Review: Sonder Santiago Rival 22 Grand Tourer

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The Sonder Santiago Grand Tourer is the British company’s big-mile-eating machine. It’s based around a neatly finished Reynolds 631 steel frame and both the fame and the steel fork are fully festooned with all the fixtures and fittings you need. Our model comes with mudguards, a rear rack and a Brooks leather saddle. But old-school steel is paired with mechanical disc brakes and its geometry is modern too, so the handling is quite lively. It’s practical, comfortable and well equipped, though I’d have liked a lower bottom gear.

You’ll find more options in our guide to the best touring bikes.

> Buy now: Sonder Santiago Grand Tourer for £1,849 from Alpkit


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Sonder Santiago Grand Tourer: Ride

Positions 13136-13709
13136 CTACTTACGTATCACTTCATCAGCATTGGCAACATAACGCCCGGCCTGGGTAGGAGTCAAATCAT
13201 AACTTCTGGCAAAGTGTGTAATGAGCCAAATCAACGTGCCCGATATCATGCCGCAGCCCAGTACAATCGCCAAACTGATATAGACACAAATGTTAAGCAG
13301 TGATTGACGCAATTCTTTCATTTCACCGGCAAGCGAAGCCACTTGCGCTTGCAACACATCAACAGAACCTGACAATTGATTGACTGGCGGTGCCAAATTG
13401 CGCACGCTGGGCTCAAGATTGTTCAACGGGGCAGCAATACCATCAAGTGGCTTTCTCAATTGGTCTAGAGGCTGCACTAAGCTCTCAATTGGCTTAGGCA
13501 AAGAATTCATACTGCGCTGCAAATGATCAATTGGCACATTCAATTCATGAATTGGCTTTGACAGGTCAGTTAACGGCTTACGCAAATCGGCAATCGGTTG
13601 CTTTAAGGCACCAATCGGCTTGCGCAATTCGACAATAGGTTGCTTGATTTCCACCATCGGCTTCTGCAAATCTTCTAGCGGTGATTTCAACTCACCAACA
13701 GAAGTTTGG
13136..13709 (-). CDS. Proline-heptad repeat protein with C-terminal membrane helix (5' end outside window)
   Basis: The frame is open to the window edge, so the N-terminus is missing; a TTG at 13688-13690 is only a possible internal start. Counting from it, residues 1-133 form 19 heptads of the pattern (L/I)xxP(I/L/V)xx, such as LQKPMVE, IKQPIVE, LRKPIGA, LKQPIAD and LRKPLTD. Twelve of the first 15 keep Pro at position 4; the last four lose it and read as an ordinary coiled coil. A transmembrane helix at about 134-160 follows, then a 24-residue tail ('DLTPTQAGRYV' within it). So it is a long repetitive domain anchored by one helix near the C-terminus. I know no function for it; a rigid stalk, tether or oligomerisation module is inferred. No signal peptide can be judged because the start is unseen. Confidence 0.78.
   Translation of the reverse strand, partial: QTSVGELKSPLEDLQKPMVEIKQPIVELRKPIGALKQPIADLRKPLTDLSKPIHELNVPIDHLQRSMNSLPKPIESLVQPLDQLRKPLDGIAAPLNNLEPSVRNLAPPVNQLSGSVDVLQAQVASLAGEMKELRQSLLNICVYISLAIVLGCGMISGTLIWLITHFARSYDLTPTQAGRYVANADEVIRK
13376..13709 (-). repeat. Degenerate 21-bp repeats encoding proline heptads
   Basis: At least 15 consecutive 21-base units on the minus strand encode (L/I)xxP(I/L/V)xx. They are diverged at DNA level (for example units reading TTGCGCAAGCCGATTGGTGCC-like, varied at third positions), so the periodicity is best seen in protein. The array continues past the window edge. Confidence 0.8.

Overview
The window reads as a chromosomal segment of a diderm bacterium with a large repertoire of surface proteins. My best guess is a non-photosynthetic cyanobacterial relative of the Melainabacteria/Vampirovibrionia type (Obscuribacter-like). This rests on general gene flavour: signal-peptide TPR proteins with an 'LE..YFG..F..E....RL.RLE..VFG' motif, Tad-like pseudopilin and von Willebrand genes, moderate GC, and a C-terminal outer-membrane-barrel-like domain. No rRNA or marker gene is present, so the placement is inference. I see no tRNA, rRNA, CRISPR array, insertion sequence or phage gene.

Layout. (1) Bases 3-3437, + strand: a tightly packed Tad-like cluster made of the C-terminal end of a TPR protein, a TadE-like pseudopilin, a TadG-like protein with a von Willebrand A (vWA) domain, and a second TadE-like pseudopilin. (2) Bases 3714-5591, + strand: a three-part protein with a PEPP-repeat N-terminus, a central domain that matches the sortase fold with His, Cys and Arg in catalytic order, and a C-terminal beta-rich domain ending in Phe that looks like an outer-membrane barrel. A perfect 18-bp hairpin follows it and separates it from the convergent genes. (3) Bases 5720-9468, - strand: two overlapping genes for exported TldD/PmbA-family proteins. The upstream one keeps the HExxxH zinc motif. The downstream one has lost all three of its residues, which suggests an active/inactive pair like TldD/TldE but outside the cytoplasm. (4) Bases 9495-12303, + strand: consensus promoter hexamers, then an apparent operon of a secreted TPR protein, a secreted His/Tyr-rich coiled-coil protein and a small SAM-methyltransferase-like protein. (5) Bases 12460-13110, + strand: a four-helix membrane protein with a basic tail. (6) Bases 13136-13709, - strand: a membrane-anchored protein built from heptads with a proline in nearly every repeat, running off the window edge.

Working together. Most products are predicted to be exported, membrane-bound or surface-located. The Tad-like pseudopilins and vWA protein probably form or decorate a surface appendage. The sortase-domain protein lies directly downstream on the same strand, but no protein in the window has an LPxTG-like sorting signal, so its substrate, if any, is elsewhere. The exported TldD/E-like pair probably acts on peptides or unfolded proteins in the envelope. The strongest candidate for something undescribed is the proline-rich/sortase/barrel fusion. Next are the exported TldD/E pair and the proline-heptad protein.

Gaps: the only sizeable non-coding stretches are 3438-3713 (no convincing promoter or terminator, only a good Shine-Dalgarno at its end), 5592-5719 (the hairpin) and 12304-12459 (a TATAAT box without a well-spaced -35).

Steel frame, wide – or wide-ish – tyres and good contact points and what do you expect? Comfort. And that’s exactly what you get. (I should say I did most of my testing using a Fabric saddle rather than the Brooks leather saddle specced, but more on that later.)

> Steel appeal: find out why bike makers and riders still love steel bikes

Compared with a traditional steel tourer, the Sonder Santiago has a shorter wheelbase, a slightly steeper head angle and a shorter head tube. For example, both the Surly Disc Trucker and Ridgeback Voyage have longer wheelbases, more relaxed head angles and taller head tubes – much taller in the case of the Surly. This helps to make the Sonder’s handling decently lively too, and the Santiago isn’t that heavy for a tourer, some of which reach 15kg or so.


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This meant it was an absolute treat travelling with just a single lightly filled pannier on both my former commutes – the 16 miles from Bath to Bristol mainly on the Bristol Bath bike path, and the 12 miles from Trowbridge to Bath largely on the canal towpath.

The handlebar also contributed to very good handling over different surfaces, measuring 40cm from centre to centre at the hoods, but flaring out to 46cm at the drops. This lets you ride on the hoods on the road in a comfortably and reasonably narrow position – go aero! – while the extra width comes into its own when you venture off road, when it offers you greater control.